Economic Survey 2004-2005

Economic Survey > General Review > Review of Developments > Issues and priorities


Review of Developments


Issues and priorities

1.55  The last Survey had pointed out the need for nurturing the investment climate to consolidate the growth process. There are some encouraging signs of positive developments on both fronts. 

1.56  First, there is a pick up in investment.  Gross domestic capital formation as a proportion of GDP, that is, the investment rate, has increased by 3.7 percentage points since 2001-02 to reach 26.3 per cent in 2003-04, the highest since 1996-97. There is increased activity in the primary market for securities, with the overall volume of issuance going up by more than five times in calendar 2004. The stock market indices peaked at an all-time high in mid-February 2005. 

1.57  Second, the growth performance of the Indian economy during 2003-04 and 2004-05 indicates a possible ratcheting up of the trend rate of growth of the economy, from around 6 per cent, to about 7 per cent per year (Figure 1.3). Developments in the current year provide supportive evidence. The current account of the balance of payments has turned into a deficit showing an excess of investment over savings. Growth appears to have surpassed all projections made at the beginning and early part of the year. There was an initial spurt of inflation of the ‘imported’ variety, exacerbated by inflationary expectations induced by a deficient southwest monsoon. The deceleration of the inflation rate points to the strength of flexible supply response from a wide variety of the productive sectors. While a business-cycle type explanation of the performance of the economy in the two years 2003-04 and 2004-05 is also tenable, a trend acceleration may be underway with the recently observed sustained double-digit year-on-year growth rates of capital goods (except in October 2003 and in November 2004) and consumer durables (except in May 2004) since September 2003, as well as increase in the savings and investment rates.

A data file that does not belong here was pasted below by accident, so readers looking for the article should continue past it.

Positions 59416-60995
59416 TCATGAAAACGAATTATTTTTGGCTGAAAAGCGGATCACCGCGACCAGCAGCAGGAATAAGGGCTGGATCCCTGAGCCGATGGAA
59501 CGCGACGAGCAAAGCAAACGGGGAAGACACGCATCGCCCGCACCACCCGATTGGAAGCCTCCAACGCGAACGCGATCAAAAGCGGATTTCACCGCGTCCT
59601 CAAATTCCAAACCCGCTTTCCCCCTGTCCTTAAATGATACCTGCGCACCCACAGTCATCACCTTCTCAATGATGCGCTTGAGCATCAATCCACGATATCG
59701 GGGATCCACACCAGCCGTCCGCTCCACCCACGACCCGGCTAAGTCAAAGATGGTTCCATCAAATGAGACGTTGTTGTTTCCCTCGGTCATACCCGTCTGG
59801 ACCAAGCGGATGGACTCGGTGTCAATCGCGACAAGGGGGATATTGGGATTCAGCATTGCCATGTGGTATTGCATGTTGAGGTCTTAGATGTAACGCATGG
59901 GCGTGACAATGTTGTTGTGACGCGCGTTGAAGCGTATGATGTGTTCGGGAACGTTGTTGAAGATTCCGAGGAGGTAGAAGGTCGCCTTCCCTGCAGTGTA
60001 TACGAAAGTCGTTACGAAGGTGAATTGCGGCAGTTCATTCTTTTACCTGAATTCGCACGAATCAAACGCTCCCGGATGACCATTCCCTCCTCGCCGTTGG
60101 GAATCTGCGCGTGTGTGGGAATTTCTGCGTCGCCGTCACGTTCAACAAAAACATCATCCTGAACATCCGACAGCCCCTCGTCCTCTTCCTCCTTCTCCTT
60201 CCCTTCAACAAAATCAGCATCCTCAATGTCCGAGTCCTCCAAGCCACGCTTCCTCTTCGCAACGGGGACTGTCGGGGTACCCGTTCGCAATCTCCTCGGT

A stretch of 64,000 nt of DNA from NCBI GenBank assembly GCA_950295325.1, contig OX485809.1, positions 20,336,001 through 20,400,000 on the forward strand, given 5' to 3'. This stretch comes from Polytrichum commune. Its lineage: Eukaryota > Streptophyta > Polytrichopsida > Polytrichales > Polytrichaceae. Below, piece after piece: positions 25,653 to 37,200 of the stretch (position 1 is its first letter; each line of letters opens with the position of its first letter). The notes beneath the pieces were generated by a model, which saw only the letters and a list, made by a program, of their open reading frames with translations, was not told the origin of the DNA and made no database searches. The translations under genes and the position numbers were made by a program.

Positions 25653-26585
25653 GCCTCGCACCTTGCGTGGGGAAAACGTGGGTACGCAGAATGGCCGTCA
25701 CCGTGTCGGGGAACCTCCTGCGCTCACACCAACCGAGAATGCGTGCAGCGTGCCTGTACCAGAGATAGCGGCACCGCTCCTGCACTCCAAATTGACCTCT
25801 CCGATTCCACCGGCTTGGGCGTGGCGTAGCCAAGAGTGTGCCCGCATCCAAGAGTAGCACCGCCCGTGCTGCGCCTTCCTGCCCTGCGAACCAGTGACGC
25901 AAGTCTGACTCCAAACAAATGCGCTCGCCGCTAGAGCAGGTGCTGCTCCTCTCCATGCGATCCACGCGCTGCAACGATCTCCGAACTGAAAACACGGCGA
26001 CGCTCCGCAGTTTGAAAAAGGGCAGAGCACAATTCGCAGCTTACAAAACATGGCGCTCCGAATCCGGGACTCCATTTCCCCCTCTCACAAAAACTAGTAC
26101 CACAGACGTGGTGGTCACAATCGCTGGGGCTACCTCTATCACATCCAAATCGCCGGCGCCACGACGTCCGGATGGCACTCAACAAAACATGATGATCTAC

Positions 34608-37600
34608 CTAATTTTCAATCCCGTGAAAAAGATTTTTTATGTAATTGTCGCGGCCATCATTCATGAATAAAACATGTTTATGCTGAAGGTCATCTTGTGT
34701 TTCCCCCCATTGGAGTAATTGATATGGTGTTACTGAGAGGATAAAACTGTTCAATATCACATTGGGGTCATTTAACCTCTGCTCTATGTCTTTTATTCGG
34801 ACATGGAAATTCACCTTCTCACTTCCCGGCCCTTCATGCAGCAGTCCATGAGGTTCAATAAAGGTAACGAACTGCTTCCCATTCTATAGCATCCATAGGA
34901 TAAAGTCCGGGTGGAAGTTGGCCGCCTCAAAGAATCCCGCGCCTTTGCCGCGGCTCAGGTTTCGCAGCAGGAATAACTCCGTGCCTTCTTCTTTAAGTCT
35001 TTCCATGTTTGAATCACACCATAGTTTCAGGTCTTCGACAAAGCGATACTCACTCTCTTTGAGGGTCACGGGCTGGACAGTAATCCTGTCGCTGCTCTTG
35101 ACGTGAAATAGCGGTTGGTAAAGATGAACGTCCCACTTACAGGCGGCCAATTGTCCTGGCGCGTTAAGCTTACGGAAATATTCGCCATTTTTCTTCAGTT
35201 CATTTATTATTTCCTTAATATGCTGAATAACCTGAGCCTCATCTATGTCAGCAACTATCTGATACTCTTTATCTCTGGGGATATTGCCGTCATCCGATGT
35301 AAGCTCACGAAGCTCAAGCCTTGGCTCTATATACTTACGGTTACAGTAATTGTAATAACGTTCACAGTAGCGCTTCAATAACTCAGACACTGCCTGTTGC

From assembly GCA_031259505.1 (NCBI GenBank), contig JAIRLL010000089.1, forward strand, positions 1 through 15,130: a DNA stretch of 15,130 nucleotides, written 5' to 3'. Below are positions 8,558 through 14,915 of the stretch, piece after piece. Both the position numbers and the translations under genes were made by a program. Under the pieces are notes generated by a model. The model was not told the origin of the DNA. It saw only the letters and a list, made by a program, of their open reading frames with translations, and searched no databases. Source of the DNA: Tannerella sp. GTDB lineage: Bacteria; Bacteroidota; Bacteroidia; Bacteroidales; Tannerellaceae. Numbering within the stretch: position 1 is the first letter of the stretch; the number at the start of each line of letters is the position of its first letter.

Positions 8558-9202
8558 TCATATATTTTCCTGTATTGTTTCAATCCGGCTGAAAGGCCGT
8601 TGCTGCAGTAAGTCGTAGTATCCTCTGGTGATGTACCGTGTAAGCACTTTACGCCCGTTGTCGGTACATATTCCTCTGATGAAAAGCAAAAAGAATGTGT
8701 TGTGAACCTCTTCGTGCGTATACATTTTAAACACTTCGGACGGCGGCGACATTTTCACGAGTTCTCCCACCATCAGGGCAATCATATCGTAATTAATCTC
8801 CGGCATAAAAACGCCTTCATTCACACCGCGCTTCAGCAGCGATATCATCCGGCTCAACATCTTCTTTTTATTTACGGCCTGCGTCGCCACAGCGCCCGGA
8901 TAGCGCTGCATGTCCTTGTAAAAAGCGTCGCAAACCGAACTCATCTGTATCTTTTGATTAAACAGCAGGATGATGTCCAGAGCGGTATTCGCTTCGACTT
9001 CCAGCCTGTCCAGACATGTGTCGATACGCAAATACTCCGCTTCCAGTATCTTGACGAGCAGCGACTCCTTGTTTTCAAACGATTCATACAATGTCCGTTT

1.58  Yet, vigorous efforts are needed to accelerate growth to achieve the NCMP mandate of ensuring “that the economy grows at least 7-8 per cent per year in a sustained manner over a decade and more and in a manner that generates employment so that each family is assured of a safe and viable livelihood.”  In its “Approach to the Mid-term Appraisal of the Tenth Plan”, the Planning Commission has pointed out that a growth above 10 per cent in industry is essential to realize the NCMP growth objective.  It is doubtful that the targeted high growth can be achieved with the current levels of investment simply by reducing the incremental-capital output ratio. Even after its increase in the last two years, the investment rate continues to be not only far below that in China and East Asia but also lower than that assumed in the Tenth Plan.